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Treatment of patients acutely hospitalized for heart failure with the SGLT2 inhibitor empagliflozin led to a rapid incremental increase in patient well-being, compared with control patients who received placebo, that appeared after 2 weeks on treatment in a secondary analysis from 530 randomized patients in the EMPULSE trial.

To Mikhail N. Kosiborod, MD, a coinvestigator for EMPULSE who presented new analysis at the annual scientific sessions of the American College of Cardiology, the message from the quick response of acutely hospitalized patients to empagliflozin was clear: “Use these medications, SGLT2 [sodium-glucose cotransporter 2] inhibitors, as early as possible. We’ve seen with other medications that if they are not prescribed during hospitalization it’s unlikely to happen post discharge,” said Kosiborod, a cardiologist and codirector of the Saint Luke's Michael & Marlys Haverty Cardiometabolic Center of Excellence at Saint Luke’s Mid America Heart Institute in Kansas City, Mo.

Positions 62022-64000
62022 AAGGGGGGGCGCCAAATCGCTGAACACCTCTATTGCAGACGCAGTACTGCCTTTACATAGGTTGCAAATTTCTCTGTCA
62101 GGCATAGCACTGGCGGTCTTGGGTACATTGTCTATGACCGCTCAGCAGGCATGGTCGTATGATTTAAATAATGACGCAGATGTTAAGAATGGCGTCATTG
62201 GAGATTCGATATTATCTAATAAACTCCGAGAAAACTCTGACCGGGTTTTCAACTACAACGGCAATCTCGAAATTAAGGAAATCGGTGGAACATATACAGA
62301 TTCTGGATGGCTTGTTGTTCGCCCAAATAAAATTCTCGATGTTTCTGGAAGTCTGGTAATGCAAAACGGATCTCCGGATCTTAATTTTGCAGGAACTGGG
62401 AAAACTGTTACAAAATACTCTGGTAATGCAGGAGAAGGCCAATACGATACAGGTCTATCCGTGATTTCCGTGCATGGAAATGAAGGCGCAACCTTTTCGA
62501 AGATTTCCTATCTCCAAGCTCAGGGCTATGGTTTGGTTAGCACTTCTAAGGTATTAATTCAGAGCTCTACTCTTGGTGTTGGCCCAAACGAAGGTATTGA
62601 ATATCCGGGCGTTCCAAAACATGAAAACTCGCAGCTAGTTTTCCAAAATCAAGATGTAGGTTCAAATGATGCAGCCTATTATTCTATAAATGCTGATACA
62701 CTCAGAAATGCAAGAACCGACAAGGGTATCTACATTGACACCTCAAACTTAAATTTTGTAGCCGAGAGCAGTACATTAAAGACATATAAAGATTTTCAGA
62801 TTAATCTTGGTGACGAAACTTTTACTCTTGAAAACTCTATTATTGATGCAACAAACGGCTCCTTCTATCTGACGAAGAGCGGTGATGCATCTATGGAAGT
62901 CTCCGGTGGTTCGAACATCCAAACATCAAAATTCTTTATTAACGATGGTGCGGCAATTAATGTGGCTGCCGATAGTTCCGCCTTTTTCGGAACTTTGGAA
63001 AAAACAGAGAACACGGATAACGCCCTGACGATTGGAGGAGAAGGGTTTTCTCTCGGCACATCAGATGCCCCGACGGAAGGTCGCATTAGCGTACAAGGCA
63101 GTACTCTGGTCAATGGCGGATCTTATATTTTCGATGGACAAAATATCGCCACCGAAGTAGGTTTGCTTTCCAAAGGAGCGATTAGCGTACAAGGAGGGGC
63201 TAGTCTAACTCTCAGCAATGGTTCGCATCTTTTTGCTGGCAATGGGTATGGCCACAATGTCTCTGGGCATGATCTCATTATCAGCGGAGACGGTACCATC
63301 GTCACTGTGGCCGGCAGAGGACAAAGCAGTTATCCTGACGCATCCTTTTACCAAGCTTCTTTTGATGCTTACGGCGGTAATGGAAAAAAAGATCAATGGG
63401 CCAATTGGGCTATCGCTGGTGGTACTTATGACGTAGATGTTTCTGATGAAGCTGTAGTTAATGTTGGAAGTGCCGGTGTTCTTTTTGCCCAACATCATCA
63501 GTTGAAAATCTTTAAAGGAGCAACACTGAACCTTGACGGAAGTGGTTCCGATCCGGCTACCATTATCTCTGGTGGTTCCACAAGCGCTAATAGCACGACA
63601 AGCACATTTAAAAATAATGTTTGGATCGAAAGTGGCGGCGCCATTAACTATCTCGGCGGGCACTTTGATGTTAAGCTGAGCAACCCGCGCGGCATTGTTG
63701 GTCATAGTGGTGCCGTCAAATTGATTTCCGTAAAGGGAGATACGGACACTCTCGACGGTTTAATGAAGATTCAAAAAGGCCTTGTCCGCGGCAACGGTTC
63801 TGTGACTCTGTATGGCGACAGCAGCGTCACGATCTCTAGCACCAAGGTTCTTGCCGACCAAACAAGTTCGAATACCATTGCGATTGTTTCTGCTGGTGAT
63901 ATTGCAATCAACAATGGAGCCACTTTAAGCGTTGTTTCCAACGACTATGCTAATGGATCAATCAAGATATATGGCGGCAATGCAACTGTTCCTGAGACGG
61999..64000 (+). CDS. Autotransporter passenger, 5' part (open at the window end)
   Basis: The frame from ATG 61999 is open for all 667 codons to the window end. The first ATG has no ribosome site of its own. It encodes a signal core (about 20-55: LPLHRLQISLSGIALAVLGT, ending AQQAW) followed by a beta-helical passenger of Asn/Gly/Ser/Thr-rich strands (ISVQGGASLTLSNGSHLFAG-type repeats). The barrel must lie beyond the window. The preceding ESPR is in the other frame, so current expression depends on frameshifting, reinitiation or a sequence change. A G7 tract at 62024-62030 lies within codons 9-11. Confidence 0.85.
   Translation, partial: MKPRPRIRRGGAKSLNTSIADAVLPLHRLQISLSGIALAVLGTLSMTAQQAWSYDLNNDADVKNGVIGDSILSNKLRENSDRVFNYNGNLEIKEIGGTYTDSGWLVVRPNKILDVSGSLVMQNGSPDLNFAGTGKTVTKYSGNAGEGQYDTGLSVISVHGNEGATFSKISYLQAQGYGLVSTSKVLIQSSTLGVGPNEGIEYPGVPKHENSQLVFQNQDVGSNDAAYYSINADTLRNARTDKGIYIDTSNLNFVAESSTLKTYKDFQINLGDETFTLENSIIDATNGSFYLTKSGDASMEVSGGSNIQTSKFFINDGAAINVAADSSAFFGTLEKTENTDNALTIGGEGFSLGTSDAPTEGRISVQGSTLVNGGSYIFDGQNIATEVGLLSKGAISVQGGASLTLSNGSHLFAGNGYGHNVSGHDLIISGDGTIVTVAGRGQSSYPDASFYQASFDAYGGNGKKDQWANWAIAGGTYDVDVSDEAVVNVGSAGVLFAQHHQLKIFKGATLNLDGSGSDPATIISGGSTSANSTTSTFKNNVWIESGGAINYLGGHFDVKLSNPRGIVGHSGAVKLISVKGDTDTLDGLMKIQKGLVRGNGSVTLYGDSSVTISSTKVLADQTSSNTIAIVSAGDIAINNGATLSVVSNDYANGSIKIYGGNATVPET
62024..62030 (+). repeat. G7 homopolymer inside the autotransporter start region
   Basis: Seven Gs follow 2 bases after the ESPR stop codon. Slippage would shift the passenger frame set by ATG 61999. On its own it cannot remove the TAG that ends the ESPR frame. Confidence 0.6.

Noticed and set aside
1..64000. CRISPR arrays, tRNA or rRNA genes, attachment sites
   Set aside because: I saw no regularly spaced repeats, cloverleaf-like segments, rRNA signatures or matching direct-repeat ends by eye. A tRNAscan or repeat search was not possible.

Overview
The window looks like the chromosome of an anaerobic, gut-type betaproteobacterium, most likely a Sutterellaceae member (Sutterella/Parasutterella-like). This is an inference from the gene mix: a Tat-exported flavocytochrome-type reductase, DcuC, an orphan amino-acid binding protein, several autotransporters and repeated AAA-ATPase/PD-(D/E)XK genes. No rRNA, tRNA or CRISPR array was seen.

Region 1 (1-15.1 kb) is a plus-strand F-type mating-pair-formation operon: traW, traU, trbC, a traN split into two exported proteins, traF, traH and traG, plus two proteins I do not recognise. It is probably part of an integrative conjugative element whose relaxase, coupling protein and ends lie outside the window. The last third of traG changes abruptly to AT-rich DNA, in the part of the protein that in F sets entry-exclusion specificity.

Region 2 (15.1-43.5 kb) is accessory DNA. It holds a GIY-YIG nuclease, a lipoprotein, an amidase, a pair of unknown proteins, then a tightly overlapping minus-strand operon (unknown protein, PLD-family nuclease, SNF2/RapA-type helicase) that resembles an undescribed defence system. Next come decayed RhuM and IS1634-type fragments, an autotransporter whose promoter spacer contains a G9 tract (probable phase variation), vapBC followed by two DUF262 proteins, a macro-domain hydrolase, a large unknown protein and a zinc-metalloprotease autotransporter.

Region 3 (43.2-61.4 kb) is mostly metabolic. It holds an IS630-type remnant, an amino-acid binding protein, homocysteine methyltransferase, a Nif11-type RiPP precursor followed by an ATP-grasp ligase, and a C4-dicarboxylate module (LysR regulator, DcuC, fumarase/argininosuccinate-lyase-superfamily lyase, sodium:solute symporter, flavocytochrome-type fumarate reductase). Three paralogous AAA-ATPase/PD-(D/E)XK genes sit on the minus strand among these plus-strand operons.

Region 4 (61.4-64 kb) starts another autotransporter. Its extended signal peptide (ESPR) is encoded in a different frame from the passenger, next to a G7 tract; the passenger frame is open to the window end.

“To our knowledge, the very early improvement in the Kansas City Cardiomyopathy Questionnaire [KCCQ] score – a well-known predictor of cardiovascular death and heart failure readmissions – that we observed with empagliflozin at 15 days is the first such observation, and if corroborated by future studies would suggest that initiation of SGLT2 inhibitors during hospitalization for acute heart failure may be a tool for improving the quality of hospital-to-home transitions,” wrote Kosiborod and his associates in the published version of their report that appeared concurrently with his report at the meeting.

Read the full Medscape article: Empagliflozin Rapidly Improves Acute Heart Failure Symptoms in Hospitalized Patients

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